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(5th LD) N. Korea's New Year message urges allegiance to new leader

All Headlines 15:57 January 01, 2012

(ATTN: UPDATES with comments by S. Korean official and expert in paras 14-15, 22-23; Minor edits in 1st para; TRIMS)

SEOUL, Jan. 1 (Yonhap) -- North Korea on Sunday urged its people to faithfully follow its new leader Kim Jong-un as it vowed to uphold the policies of his father, the late leader Kim Jong-il, to help build a thriving country.

The North also called for the withdrawal of U.S. troops from South Korea and stressed the need to consolidate the national defense capabilities in every way.

"The entire army should place absolute trust in and follow Kim Jong-un and become human rifles and bombs to defend him unto death," the North's three major newspapers said in a joint New Year's editorial carried by the official Korean Central News Agency.

"Let us defend with our very lives the Party Central Committee headed by the dear respected comrade Kim Jong-un."

The lengthy editorial published by the North's newspapers of the party, military and youth militia is closely scrutinized by officials and experts in South Korea, the United States and other regional powers as it offers clues on the North's policy goals in the new year.

The North's repeated appeal for allegiance comes as Kim, believed to be in his late 20s, appears to be consolidating his power he inherited upon the death of his father, the late leader Kim Jong-il, last month.

Kim has risen to the post of the supreme commander of the communist nation's massive armed forces, in the latest sign that the late Kim's youngest son has been solidifying power.

The editorial pressed its military to intensify political efforts to thoroughly establish Kim's "unified command system."

Winning support from the country's 1.1 million-strong military, which served as a key backbone of the late Kim's totalitarian rule, is seen as key for the young leader in consolidating his power.

The editorial praised the untested leader as "the brilliant commander" and "another peerless patriot" who is "precisely the great Kim Jong-il," in what could be the North's latest attempt to ensure the second father-to-son power succession goes smoothly.

The late leader assumed power in 1994 when his father, the North's founding leader Kim Il-sung, died of heart failure at the age of 82.

Despite Kim's demise, North Korea said it will uphold the policies of its late leader to help achieve a thriving socialist country under the leadership of his son, Kim Jong-un.

"It is the steadfast determination of our party that it will make no slightest vacillation and concession in implementing the instructions and policies he had laid out in his lifetime and that it will allow no change in this process," the editorial said.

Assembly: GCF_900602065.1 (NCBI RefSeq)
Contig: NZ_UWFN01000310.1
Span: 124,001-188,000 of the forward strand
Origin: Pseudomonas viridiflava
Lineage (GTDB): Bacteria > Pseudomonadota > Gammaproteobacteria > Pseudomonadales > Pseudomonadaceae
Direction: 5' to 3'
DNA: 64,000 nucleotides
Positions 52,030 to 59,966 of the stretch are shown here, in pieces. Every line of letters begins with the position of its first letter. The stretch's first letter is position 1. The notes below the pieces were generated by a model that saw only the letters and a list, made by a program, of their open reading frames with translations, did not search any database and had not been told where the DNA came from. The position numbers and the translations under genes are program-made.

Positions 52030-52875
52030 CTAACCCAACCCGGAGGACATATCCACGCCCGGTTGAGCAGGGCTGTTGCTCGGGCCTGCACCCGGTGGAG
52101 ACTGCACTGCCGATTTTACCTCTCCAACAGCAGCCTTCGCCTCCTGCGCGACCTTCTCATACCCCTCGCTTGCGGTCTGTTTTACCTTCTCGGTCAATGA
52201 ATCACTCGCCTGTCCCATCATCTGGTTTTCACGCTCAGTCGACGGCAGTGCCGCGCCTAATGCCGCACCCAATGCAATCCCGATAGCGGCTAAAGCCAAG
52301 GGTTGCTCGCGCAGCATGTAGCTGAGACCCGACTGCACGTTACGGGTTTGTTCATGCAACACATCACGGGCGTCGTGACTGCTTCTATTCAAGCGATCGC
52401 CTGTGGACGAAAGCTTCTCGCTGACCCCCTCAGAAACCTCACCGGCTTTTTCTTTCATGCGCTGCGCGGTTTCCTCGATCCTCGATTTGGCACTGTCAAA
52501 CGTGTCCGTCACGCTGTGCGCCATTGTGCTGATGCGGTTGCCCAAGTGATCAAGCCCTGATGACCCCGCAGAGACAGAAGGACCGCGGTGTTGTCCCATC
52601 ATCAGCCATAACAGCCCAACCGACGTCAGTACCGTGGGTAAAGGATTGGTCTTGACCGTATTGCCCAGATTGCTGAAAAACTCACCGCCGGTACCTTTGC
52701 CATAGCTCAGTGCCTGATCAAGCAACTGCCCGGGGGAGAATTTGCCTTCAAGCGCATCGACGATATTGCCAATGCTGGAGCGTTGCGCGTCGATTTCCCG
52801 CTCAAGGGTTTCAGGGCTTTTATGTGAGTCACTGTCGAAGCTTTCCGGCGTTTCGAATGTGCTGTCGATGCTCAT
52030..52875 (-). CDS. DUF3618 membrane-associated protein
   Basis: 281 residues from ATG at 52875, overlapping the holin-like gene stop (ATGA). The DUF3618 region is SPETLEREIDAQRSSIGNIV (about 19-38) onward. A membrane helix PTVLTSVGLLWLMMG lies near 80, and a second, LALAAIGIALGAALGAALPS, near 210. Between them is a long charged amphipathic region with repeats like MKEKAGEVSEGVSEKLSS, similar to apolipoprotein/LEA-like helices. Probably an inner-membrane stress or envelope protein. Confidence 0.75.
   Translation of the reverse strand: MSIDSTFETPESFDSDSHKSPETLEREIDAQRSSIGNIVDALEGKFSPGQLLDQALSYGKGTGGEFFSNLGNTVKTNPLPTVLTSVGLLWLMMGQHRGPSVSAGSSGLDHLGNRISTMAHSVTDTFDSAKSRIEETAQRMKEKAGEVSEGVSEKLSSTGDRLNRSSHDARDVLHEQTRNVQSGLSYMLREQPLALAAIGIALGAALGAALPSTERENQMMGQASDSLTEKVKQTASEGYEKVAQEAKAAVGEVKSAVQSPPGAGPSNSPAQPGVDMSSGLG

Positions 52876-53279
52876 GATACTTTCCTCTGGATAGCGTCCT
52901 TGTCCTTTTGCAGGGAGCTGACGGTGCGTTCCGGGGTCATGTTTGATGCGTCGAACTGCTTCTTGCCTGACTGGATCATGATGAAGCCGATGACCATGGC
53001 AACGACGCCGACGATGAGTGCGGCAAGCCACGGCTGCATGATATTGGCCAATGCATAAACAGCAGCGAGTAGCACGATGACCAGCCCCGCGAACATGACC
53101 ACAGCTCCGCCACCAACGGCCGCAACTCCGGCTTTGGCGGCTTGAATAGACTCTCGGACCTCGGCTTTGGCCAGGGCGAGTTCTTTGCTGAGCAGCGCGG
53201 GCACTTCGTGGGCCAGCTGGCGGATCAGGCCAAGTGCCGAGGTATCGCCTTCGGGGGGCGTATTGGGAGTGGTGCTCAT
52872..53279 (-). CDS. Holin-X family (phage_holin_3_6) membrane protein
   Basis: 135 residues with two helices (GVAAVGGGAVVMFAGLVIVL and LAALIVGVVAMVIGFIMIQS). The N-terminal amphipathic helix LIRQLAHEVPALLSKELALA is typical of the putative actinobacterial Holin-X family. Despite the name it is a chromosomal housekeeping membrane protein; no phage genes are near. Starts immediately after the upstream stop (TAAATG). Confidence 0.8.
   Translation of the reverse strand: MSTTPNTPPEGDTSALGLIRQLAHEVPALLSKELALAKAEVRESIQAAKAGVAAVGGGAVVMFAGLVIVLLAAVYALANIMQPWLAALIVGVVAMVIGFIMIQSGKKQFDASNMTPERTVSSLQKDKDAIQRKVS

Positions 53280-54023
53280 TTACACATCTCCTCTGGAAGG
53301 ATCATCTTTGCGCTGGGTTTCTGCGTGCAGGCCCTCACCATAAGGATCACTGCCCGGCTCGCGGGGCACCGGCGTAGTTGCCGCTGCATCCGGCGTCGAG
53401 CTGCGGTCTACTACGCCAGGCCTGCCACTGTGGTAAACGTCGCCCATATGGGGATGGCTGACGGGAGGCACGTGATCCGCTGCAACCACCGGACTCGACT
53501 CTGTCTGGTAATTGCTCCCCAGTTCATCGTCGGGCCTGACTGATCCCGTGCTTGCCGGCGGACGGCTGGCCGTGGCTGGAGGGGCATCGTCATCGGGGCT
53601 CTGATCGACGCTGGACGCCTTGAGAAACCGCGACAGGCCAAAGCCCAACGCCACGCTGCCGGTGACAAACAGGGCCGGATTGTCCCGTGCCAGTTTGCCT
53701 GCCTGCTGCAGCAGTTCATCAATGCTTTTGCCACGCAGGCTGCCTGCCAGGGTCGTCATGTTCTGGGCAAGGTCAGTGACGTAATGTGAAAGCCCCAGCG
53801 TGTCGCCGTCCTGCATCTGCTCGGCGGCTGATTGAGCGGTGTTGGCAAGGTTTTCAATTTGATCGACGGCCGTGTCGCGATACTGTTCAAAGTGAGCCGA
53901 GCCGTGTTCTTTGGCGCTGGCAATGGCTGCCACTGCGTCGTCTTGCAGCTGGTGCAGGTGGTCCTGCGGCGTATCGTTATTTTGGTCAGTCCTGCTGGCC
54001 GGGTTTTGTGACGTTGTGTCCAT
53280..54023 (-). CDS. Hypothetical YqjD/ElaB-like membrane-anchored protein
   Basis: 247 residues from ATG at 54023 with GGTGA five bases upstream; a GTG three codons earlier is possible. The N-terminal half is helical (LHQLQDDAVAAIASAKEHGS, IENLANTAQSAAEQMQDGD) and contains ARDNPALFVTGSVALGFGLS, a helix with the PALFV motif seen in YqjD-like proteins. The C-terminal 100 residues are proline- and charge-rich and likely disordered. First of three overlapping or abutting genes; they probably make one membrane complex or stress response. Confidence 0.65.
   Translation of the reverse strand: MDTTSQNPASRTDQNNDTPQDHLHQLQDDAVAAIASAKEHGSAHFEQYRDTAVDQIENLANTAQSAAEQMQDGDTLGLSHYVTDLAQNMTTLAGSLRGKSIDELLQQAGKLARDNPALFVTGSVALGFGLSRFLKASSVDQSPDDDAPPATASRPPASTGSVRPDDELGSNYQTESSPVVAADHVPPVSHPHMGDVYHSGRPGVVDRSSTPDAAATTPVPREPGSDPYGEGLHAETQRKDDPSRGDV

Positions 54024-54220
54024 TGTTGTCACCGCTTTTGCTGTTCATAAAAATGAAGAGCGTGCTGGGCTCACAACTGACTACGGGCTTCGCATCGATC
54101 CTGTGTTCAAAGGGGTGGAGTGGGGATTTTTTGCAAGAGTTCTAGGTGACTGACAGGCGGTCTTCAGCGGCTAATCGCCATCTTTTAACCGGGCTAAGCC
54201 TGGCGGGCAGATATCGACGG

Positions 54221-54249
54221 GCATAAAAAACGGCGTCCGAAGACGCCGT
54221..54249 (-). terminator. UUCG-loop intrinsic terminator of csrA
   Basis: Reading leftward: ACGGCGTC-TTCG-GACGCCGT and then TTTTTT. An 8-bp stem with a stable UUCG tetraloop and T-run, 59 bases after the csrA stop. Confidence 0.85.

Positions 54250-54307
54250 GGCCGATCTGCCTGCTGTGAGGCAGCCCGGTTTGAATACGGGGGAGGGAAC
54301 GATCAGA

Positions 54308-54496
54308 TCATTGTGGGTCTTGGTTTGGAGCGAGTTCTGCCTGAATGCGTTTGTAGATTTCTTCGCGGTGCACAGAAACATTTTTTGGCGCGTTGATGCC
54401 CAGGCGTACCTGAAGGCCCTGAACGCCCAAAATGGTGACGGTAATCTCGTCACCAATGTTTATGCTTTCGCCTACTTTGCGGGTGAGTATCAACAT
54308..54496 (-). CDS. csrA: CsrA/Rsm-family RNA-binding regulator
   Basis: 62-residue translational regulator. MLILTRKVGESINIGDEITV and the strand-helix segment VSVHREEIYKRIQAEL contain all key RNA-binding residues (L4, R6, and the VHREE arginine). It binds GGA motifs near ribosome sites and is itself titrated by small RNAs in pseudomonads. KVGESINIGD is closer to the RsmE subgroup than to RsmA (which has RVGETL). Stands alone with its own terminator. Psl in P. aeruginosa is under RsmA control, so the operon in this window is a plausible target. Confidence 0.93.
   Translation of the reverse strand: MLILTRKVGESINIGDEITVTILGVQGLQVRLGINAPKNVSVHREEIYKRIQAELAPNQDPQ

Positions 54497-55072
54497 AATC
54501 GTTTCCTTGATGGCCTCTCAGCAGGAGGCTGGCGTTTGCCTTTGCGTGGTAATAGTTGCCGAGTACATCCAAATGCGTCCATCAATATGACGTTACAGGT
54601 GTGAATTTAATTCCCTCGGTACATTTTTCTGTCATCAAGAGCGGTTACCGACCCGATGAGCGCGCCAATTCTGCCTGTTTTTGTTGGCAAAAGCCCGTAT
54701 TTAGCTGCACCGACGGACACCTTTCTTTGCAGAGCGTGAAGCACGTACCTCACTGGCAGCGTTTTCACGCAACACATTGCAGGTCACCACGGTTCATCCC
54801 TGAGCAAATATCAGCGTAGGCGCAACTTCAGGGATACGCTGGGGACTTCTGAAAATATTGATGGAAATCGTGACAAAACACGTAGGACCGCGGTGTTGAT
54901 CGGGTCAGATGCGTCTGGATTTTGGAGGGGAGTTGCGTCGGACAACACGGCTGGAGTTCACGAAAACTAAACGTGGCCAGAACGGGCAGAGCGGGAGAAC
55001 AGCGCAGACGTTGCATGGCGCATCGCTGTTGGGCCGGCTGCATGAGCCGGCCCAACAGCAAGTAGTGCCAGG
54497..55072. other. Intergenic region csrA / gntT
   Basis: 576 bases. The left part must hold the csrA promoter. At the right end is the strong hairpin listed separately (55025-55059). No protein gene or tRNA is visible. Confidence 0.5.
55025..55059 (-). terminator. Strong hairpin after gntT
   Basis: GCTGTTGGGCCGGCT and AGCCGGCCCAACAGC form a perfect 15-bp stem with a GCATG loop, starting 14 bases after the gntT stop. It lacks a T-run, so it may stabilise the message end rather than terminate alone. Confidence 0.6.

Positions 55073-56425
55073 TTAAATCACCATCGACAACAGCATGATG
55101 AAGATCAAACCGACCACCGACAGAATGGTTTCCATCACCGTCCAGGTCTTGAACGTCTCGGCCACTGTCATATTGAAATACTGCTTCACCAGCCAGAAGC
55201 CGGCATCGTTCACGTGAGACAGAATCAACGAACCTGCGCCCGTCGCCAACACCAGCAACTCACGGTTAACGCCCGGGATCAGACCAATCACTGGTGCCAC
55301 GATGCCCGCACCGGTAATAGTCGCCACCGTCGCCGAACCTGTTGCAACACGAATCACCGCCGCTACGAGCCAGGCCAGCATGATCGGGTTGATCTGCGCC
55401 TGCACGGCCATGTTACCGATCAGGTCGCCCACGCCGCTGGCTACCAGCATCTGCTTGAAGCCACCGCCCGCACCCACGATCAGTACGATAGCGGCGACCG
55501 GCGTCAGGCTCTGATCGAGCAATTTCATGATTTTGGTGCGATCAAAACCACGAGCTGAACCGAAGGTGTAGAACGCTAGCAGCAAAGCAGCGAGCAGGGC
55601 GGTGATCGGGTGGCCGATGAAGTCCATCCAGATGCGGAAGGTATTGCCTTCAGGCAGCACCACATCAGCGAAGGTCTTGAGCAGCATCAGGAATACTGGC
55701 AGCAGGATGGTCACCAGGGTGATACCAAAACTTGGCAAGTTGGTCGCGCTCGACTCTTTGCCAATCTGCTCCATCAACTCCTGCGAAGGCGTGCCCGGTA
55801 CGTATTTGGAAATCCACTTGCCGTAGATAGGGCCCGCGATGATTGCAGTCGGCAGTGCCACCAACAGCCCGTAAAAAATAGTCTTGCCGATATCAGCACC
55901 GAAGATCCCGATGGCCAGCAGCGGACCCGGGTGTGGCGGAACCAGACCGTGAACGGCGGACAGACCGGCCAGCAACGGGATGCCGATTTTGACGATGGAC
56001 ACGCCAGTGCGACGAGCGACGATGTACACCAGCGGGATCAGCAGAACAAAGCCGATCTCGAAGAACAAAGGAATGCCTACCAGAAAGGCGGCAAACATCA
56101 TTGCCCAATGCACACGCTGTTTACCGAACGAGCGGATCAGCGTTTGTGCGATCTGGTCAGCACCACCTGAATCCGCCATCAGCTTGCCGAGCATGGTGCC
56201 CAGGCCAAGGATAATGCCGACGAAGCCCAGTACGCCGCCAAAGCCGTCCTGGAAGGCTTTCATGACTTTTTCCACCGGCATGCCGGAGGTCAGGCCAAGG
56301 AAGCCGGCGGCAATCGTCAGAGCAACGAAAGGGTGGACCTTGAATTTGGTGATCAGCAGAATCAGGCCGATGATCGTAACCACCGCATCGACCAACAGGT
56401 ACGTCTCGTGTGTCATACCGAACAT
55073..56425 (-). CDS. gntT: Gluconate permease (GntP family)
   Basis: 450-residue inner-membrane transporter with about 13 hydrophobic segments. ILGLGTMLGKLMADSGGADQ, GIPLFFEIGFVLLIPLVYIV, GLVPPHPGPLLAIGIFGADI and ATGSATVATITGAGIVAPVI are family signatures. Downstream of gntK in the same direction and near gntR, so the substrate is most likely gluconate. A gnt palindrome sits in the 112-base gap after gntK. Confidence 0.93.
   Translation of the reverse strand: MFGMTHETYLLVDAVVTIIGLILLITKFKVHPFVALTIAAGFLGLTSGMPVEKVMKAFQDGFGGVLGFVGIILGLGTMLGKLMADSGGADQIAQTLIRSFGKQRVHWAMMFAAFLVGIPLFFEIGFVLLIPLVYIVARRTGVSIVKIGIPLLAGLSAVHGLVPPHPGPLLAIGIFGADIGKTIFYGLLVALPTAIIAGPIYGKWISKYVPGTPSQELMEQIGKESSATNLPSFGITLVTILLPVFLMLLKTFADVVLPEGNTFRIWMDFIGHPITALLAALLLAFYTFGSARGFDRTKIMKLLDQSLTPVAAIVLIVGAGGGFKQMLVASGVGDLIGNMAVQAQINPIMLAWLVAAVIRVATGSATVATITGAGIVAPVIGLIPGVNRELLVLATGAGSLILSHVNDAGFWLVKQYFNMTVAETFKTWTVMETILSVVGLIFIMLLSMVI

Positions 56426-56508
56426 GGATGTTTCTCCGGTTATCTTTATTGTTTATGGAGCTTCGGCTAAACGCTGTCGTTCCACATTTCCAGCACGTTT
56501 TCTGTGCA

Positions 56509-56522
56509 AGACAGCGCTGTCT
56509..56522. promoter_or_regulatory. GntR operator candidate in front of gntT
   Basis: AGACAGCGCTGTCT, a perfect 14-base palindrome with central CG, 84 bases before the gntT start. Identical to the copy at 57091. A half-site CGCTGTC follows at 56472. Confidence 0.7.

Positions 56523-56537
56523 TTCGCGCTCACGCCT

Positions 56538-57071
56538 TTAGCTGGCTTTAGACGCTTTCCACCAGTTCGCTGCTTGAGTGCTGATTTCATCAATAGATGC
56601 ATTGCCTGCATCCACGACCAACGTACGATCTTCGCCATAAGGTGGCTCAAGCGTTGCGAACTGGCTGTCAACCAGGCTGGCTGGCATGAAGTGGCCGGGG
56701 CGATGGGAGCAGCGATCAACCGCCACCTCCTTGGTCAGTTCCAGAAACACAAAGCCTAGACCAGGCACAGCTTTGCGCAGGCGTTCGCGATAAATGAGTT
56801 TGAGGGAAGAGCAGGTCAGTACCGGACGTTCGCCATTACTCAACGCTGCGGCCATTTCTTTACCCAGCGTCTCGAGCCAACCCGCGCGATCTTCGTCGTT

The North's message underscored its commitment to stabilizing Kim's leadership by following his late father's instructions, said a South Korean official handling inter-Korean affairs.

"It shows that internal stability is the North's top priority," the official said, speaking on condition of anonymity, citing policy.

North Korea, one of the poorest countries in the world, has vowed to usher in a prosperous nation by this year, the centennial of the birth of the late Kim's father, the country's founder Kim Il-sung.

Doubt still remains elsewhere over whether the North can achieve its stated goal due to chronic food and power shortages.

The editorial also called for the withdrawal of U.S. troops, calling them the main obstacle to peace on the divided Korean Peninsula.

The United States fought on South Korea's side in the 1950-53 Korean War, which ended in a truce, not a peace treaty. It keeps 28,500 troops in South Korea as a deterrent against the North.

Still, the editorial did not mention the country's nuclear weapons programs, which Pyongyang claims are a deterrent against hostile U.S. policy, though it repeated a basic tenet of the country's foreign policy.

North Korea will "strive to develop relations of friendship with countries that respect our country's sovereignty," the editorial said.

"The North's move is seen as its attempt not to create a stumbling block to dialogue between North Korea and the U.S.," said Chang Yong-seok, a senior researcher of peace and unification studies at Seoul National University.

Kim's surprise death came ahead of a planned third round of meetings between U.S. and North Korean officials that had been widely expected to produce a deal on curbing Pyongyang's nuclear programs in return for food aid from Washington.

The editorial also suggested inter-Korean relations are unlikely to improve, citing how South Korea's "traitors" neglected Kim's demise and hindered South Koreans' offering of condolences.

"The ruling forces have become an object of people's stern trial," it said.

South Korea has said it has no hostility toward the North and expressed sympathy to the people of North Korea over Kim's death.

However, Seoul did not send an official mourning delegation to Pyongyang. It only approved a condolence trip by private delegations led by two high-profile women who have ties with North Korea.


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